Firstly, let’s welcome Baroka FC and Highlands Park to the Absa Premiership after both gained promotion from the National First Division for the 2016/17 season. It is always very exciting to see new boys in the top league to add a bit of spice for the football loving community. Having said that, both will be well aware that it is not as easy to survive here like most often think.
There is a school of thought that the NFD is much tougher than the more luminary top tier league, and this might be true in certain aspects. It is much more grueling considering the conditions they play in, the limited facilities they have to execute it all, the fact that everyone wants to see their clubs go up, and/or each player playing to secure a big money move to the big clubs.
But let us be honest, the Premiership is not for the faint-hearted. Many times we’ve seen promising clubs come into this league, and go straight back down. Some manage to stay a season or two then just suffocate and eventually find themselves back in the NFD. Even Chippa United came, went, then came again on the way to eventually finding their feet in the league.
Some like Santos were seasoned campaigners but got the boot and never came back. We recently saw the demise of Moroka Swallows, a club with so much history that goes back almost 70 years, but still the unthinkable happened. And Jomo Cosmos? Have you seen their struggle? Have you seen how they just cannot seem to crack it among the big boys? It is almost as if they need a league of their own. Too good for the NFD, but shockingly bad for the Premiership.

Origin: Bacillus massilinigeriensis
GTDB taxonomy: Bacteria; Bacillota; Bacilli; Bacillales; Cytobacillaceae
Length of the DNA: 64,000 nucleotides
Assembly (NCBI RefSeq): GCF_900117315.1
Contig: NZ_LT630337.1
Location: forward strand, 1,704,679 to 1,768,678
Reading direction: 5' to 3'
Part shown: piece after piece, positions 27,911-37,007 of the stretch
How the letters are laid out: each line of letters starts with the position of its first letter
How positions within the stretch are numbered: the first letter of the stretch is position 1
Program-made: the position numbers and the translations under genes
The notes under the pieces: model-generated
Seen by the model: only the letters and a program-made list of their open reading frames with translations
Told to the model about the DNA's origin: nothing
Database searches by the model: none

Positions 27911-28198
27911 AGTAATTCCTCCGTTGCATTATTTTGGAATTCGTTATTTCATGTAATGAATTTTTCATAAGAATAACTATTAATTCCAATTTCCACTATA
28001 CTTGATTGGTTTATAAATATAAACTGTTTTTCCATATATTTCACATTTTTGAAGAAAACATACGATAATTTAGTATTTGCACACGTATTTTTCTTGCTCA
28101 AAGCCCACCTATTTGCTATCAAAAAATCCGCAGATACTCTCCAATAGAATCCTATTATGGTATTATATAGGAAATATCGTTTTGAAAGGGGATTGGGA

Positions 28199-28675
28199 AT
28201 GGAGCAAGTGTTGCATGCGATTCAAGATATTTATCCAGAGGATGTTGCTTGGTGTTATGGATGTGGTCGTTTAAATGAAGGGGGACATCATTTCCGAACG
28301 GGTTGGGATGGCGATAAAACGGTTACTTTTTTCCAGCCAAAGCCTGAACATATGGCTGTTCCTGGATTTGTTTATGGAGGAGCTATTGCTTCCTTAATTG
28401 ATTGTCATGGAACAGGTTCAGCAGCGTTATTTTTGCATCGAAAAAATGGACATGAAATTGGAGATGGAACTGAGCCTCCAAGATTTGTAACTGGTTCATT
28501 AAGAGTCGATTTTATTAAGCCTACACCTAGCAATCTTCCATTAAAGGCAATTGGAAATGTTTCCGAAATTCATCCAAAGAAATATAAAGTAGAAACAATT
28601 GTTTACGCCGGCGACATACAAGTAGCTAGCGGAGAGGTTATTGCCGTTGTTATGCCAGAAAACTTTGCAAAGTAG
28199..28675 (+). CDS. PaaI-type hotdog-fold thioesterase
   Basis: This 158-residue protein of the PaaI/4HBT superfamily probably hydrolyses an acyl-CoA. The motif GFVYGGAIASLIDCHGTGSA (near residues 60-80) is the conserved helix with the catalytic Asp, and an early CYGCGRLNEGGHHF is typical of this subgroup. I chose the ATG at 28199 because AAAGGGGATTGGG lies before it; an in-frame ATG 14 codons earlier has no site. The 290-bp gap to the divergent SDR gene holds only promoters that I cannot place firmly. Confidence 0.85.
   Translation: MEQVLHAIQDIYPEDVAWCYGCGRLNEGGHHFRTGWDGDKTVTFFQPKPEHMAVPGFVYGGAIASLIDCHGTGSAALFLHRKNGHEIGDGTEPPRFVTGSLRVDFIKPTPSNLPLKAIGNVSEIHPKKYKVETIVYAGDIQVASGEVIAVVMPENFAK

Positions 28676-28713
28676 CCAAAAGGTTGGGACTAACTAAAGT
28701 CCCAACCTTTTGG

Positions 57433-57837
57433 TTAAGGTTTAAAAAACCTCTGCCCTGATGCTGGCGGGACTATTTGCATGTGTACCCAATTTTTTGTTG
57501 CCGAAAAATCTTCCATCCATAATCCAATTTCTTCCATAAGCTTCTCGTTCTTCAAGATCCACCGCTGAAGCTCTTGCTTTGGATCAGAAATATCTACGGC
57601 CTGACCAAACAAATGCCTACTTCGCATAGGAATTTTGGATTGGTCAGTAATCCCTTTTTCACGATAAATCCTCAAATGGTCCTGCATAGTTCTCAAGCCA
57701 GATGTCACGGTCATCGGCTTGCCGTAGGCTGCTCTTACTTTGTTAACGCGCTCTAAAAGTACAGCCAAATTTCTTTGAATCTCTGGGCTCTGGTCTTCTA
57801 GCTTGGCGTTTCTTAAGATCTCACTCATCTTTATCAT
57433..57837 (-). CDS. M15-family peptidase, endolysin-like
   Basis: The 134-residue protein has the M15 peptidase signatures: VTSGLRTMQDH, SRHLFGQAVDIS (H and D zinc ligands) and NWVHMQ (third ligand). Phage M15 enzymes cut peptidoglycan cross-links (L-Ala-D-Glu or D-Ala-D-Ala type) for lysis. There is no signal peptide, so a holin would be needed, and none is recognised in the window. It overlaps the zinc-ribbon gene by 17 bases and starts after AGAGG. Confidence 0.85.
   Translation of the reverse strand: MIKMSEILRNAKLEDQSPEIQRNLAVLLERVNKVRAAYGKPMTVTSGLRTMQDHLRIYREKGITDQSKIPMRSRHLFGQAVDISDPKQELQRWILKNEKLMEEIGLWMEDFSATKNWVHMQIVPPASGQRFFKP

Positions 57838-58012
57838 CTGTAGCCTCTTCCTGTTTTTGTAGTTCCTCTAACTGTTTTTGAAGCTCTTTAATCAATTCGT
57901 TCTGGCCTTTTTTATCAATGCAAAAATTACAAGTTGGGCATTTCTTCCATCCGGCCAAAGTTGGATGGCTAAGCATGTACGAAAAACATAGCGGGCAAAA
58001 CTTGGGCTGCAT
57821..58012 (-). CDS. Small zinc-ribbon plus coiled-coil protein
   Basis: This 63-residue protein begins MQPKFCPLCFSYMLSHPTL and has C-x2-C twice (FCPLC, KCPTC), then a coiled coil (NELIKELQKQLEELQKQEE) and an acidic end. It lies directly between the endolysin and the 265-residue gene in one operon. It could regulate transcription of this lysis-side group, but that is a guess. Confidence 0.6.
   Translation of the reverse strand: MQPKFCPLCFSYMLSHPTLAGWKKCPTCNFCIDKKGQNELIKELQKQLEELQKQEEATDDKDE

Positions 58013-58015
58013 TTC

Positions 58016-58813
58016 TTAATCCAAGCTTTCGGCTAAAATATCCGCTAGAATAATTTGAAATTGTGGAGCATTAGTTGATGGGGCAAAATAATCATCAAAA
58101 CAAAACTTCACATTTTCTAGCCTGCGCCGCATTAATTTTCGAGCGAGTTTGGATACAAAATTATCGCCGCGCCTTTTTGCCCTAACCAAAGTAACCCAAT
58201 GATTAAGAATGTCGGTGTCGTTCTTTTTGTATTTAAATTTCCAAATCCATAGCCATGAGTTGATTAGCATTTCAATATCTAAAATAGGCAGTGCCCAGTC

All this is to show you that the South African league is no child’s play. Much like individual players who might shine at smaller clubs but struggle in the relatively bigger ones, so too can be the case for league newcomers. There are three types of clubs you will find in the top league: The league title chasers, the top eight hopefuls, and the ‘just survive’ type of clubs. It will be of utmost importance that both these sides hit the ground running from the word go and try with all they have got to keep within touching distance of the first two groups.
Just like in a marathon as we always compare league football, once the front guys pull away, it will be very difficult to catch them. The same with the peloton in cycling. If they don’t do this and find themselves having not collected enough points by Christmas, it will be very difficult in the uphill of the second half of the season, also considering that the schedule is likely to be tight having started late due to the Olympics and the AFCON break in January.
Those are just the basics they will have to bear in mind. They will also have to come up against the might of champions Mamelodi Sundowns, and large crowds of Kaizer Chiefs and Orlando Pirates which might intimidate them. There is also Supersport United, Bidvest Wits, Platinum Stars, and Ajax Cape Town. All these clubs are coached by some of the finest tacticians the country has to offer, and will be in no mood for charity on any given day.
So it will be very tough for Baroka and Higlands to replicate their success in the lower league. So this is the little piece of advice I have to offer for the two clubs, but I’m confident coaches Kgoloko Thobejane and Allan Freese will have already brought their payers back to planet earth by now, and are ready to have a go at it once the first whistle blows next week. And if what we saw in their games last season is anything to go by, then we should all buckle up for some good football. Good Luck!